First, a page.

Feb 20 2022
Dec 7 2020
Thanks to Jeffrey Liker for providing additional details on the transformation of this tool. Initially, Toyota used it occasionally with suppliers. The Lean Enterprise Institute (LEI) turned it into the Value Stream Maps (VSM) that it has promoted as foundational to Lean.
Oct 30 2020
Next to SPC, Design of Experiments (DOE) is the most common topic in discussions of Statistical Quality. Outside of niches like semiconductors or pharmaceuticals, however, there is little evidence of use, particularly in production.
At many companies, management pays lip service to DOE and even pays for training in it. You must “Design experiments” if you pursue continuous improvement.
In manufacturing, DOE is intended to help engineers improve processes and design products. It is a rich but stable body of knowledge. The latest major innovation was Taguchi methods 40 years ago. Since then, Statistics has been subsumed under Data Science and new developments have shifted in emphasis from experimentation to Data Mining.
Experimentation in science and engineering predates DOE by centuries. Mastering DOE is a multi-year commitment that few manufacturing professionals have been willing to make. Furthermore, its effective use requires DOE know-how to be combined with domain knowledge.
Six Sigma originally attempted to train cadres of engineers called “Black Belts” in a subset to DOE. They then served as internal consultants to other engineers within electronics manufacturing. Six Sigma, however, soon lost this focus.
Sep 26 2020
The post on Does Toyota Use SPC? elicited many comments on LinkedIn. Some suggested that it was scoping SPC too narrowly when contrasting it with Toyota’s approach. In fact, SPC as referenced in the post is the body of knowledge described in the American literature on quality and taught in professional courses.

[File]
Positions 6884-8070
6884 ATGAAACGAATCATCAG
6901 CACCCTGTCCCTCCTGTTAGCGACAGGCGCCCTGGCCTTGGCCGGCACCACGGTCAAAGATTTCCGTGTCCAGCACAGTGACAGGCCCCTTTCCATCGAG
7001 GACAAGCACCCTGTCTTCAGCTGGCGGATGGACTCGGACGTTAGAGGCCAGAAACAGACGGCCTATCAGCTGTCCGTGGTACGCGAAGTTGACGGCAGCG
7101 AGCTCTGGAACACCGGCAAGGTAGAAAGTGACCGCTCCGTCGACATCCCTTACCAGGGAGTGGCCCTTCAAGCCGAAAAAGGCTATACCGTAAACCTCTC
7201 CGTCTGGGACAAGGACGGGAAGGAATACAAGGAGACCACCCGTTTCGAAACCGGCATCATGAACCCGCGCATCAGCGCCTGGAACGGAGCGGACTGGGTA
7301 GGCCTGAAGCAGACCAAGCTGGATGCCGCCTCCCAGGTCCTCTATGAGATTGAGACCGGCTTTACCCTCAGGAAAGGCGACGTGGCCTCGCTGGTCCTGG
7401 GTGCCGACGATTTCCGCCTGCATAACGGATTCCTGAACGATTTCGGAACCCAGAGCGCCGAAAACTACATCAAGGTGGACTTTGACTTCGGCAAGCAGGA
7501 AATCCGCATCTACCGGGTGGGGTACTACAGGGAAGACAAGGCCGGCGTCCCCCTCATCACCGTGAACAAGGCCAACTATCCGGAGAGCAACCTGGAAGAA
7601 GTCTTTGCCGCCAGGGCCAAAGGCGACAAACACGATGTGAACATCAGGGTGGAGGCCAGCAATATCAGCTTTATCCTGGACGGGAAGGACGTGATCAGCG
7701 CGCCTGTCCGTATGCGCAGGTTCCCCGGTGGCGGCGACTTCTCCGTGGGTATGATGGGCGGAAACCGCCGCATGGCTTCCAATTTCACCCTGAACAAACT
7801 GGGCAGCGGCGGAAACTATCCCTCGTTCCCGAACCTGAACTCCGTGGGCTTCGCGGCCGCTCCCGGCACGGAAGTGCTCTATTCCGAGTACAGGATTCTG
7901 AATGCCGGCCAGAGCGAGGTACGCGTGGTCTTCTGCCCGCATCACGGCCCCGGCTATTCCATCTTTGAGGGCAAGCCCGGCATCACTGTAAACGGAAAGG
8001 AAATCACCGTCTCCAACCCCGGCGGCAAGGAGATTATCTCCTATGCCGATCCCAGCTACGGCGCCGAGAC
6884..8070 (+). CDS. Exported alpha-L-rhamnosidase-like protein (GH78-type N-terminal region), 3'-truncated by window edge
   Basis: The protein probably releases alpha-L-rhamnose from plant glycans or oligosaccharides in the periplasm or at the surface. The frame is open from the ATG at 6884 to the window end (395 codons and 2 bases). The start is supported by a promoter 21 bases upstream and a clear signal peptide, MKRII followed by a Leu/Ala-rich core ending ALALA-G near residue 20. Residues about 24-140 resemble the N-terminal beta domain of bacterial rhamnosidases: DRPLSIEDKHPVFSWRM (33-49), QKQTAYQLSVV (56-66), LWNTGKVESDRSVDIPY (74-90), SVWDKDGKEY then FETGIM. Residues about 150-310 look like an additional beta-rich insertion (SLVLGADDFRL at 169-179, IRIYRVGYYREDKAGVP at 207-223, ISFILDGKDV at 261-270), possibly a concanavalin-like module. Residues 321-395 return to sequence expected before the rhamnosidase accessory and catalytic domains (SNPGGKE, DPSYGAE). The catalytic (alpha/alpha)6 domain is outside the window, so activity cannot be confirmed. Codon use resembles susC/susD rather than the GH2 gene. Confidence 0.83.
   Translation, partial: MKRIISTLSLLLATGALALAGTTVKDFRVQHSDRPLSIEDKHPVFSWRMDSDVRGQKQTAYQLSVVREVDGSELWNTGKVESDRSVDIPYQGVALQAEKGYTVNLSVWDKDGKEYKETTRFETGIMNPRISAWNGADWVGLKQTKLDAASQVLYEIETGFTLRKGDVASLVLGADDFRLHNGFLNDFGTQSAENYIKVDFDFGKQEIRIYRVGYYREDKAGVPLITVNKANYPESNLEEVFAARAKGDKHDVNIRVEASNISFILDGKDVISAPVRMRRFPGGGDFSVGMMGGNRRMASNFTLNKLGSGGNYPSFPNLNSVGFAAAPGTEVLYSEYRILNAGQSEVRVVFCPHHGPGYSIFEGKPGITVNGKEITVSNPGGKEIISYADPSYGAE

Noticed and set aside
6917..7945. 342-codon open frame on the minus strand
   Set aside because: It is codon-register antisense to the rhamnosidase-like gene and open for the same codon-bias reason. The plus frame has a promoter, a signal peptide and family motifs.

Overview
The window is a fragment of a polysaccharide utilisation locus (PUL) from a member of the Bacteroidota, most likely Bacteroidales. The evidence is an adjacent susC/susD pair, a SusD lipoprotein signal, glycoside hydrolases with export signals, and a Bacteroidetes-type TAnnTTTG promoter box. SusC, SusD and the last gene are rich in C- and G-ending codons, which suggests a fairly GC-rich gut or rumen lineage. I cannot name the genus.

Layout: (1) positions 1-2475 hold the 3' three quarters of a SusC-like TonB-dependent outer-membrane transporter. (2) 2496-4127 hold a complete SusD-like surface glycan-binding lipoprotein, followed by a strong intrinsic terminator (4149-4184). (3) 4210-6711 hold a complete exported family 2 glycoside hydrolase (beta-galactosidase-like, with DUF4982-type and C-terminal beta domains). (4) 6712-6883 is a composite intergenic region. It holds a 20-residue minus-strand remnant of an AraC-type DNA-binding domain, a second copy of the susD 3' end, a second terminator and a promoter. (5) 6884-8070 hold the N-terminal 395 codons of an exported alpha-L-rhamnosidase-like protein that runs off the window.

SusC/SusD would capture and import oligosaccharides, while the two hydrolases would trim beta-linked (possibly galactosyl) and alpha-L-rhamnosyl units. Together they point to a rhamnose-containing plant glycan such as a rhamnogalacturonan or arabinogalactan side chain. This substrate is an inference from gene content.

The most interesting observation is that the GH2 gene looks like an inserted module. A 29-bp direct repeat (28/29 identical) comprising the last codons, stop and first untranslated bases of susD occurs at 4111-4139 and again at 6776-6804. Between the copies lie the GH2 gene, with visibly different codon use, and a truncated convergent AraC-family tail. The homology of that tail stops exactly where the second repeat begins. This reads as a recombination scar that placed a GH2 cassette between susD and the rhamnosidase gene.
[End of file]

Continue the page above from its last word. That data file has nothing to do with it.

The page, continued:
As to why Toyota is not using SPC, the answer is simple: SPC is about process capability and the quality problems Toyota addresses in 2020 are not due to lack of process capability. In industries that lack process capability, modern data science outguns the old SPC toolkit but that is a different discussion. The most vital question raised in the comments was why we have been not learning Toyota’s approach to quality. In the past 30 years, American industry has learned “Lean Six Sigma” instead.
The comments also enriched the public sources of information cited in the post with corroboration by current and former employees of Toyota.
Sep 21 2020
As part of a discussion started by Lance Richardson on LinkedIn, I stated as a fact that SPC was not part of the Toyota Production System (TPS), which prompted several contradictors to tell me I didn’t know what I was talking about. The “evidence” they provided, however, does not refute my statement. It confirms it instead.
Jun 17 2019
Quoted by Jun Nakamuro on LinkedIn from a podcast.
Michel Baudin‘s comments: To be fair, Dr. Migita is a pediatrician with 20 years of experience. His podcast is about adapting TPS to health care, not to “any setting.” It is an interview, a format that can trip up anybody.
What I find remarkable throughout is that Migita does not hide behind the word “Lean.” He explicitly refers to Toyota and Taiichi Ohno and vigorously asserts that you can borrow ideas for car making to improve patient care.
This opening sentence in Jun Nakamuro’s quote, however, makes TPS sound like Shimmer, the product once advertised on Saturday Night Live as “both a dessert topping and a floor wax.” It almost kept me from listening further.